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Faeroe Islands



Faeroe Islands Travel Guide


The Faeroe Islands is an area of 1,399 square kilometres and has around 46,500 people living within that region, who are either Nordic or Danish and who speak either Faroese or Danish. The country makes most of its money from construction, shipbuilding and handicrafts by trading with countries such as Germany, France, US, Norway, Denmark and the UK.

The first settlers to the Faeroe Islands, were Irish monks, in the 6th century. No one else arrived until the 9th Century, when the Norse came to the area, to live off the land. By the 10th century, the Faeroes people converted to Christianity and by 1035 were a legitimate part of the Kingdom of Norway, who became a part of the Kingdom of Denmark by 1380. By now the Faroes people were using the Danish system of law and justice and by 1849, the Faeroes were legally integrated into Danish legislature. When WWII arrived, so did the British, who made sure the Faeroe Islands didn’t follow Denmark into German occupancy. By 1948 the Faeroe islands' official position changed from 'County of Denmark' to 'self-governing community within the Kingdom of Denmark', and whilst Denmark opted to join the EC, the Faeroe Islands decided against it. The islands got their own flag and made their own decisions, whilst the only control Denmark had (and had to pay the islands for) was with banking, insurance, foreign relations, defence and justice.

There’s a lot of outdoor fun to be had whilst in the Faeroe Islands, from hiking to trekking to shipwreck exploring, with many towns to visit including Tinganes, whose trendy town centre and narrow streets are filled with great places to shop. There are also many interesting buildings to be seen in Tinganes, one of which is the Skansapakkhúsið, a place that was once an artillery depot, but during the 1808 war with Britain, it became trashed. Another interesting structure is the Munkastovan, a 15th century, stone-walled building that used to be a monastery, there is also 2 museums in the town, one of which is the Historical Museum, where maritime artefacts, boats, household and navigation items can be found, dating from the Viking age to the present day. The other museum is the Faroese Museum of Art, which has a collection of art by Faroese painters and sculptors and also hosts musical and theatrical performances and special exhibitions. The Nordic House within Tinganes, with its exquisite architecture and turf roof is used a theatre, concert, conference and exhibition hall.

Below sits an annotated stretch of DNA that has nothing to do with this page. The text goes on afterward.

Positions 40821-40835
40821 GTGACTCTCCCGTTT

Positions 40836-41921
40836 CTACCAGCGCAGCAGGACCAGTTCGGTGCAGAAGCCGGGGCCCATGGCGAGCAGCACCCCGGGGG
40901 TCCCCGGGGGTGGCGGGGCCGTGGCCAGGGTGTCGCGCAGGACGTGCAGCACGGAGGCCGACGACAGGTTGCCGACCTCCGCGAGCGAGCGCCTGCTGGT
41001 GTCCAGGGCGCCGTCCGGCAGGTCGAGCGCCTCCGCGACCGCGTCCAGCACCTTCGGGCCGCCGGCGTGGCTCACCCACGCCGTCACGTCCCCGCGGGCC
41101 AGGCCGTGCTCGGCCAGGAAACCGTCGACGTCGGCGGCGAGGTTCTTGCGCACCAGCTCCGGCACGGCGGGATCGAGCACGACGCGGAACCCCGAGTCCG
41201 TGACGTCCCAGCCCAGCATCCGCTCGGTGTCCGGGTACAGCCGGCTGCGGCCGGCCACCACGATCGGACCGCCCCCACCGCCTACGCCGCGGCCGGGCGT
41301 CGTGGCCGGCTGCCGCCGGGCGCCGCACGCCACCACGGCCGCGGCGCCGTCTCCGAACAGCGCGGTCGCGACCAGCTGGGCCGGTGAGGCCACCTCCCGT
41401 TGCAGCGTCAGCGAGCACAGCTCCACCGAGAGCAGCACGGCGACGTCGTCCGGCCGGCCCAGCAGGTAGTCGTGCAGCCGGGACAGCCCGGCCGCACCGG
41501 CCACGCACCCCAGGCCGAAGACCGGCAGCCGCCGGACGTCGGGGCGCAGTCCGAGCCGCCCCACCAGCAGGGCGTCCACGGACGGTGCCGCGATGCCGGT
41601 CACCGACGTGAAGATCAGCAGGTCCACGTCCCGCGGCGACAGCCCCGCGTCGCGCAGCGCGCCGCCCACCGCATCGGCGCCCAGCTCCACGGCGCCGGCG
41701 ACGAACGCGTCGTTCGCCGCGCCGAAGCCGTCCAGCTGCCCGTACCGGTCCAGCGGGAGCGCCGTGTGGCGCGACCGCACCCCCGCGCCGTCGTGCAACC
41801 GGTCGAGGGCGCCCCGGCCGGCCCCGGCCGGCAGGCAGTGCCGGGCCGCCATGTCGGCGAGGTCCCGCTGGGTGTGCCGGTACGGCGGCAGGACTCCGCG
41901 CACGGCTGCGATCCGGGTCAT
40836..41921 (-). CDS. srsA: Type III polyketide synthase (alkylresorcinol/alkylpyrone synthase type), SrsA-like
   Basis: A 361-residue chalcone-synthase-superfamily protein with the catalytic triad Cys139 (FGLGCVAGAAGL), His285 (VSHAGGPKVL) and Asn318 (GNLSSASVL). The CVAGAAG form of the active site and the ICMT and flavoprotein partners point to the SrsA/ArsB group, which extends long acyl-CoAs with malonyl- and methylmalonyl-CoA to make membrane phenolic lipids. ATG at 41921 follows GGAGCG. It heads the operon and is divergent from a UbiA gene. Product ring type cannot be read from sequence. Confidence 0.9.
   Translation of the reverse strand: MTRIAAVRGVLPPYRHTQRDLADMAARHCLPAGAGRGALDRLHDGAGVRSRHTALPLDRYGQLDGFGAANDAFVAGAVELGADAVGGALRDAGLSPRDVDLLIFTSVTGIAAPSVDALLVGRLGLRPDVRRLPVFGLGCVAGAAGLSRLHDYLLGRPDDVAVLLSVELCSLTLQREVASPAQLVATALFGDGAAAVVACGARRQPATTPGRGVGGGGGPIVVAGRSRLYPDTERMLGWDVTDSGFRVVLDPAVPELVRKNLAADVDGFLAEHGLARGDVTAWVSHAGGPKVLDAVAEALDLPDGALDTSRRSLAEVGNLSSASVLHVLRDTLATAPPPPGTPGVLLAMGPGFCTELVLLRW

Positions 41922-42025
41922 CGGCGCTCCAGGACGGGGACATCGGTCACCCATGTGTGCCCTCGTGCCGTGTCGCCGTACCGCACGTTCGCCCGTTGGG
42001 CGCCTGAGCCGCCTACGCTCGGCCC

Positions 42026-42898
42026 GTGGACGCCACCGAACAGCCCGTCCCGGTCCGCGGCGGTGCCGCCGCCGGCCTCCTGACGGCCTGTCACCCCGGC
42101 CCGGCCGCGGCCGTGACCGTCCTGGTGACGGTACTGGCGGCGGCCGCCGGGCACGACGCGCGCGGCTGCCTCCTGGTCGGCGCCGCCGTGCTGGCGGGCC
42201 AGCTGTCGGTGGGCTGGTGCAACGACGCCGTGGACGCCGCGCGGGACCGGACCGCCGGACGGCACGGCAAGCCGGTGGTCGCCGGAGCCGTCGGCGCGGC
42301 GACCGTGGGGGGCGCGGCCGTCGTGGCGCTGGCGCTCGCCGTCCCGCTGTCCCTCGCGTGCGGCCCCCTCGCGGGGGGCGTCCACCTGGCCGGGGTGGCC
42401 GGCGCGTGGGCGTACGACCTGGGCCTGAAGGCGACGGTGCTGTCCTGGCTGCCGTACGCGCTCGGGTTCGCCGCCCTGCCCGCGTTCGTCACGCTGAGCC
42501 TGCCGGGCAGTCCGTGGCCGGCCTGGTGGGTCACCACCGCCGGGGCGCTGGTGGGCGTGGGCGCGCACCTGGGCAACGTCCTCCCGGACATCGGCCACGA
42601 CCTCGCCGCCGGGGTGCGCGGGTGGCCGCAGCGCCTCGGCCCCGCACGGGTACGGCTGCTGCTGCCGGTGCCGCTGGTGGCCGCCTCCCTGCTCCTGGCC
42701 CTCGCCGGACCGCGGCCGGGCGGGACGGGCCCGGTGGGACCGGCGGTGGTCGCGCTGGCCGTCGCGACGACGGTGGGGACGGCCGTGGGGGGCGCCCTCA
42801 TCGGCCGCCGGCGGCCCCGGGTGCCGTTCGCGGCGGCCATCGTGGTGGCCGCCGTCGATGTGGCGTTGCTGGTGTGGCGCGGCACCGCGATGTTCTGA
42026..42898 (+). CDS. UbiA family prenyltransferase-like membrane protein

Travellers wanting to get from island to island can jump onto a helicopter which will take visitors to any of the islands at a ridiculously cheap price! If wanting to just travel around an island, the roads are well developed, with tunnels present to get around any difficult terrain. The bus and ferry service on the islands are frequent and well priced but can build up if wanting to travel to every nook and cranny of the island. Driving a hire car may be a bit more expensive but probably easier in the long run than bringing one from home, with the added freedom of choice of where and when to travel around the island. Highways in the Faeroe Islands are well surfaced and broad, giving the extra option of cycling around the area, but protective gear is a must.

Travellers can reach the Faeroe Islands during April and September, via Atlantic Airways, which flies to the islands from Aberdeen, in Scotland, once or twice a week, and from June to August flies from Glasgow, in Scotland, once a week. Visitors can even get here by ferry, during May and early September, departing from Iceland, Denmark and Norway, but remember the journey time will be much slower. The best time to come to the Faeroe Islands is between June and September, with festivities on the islands being held at the end of July.

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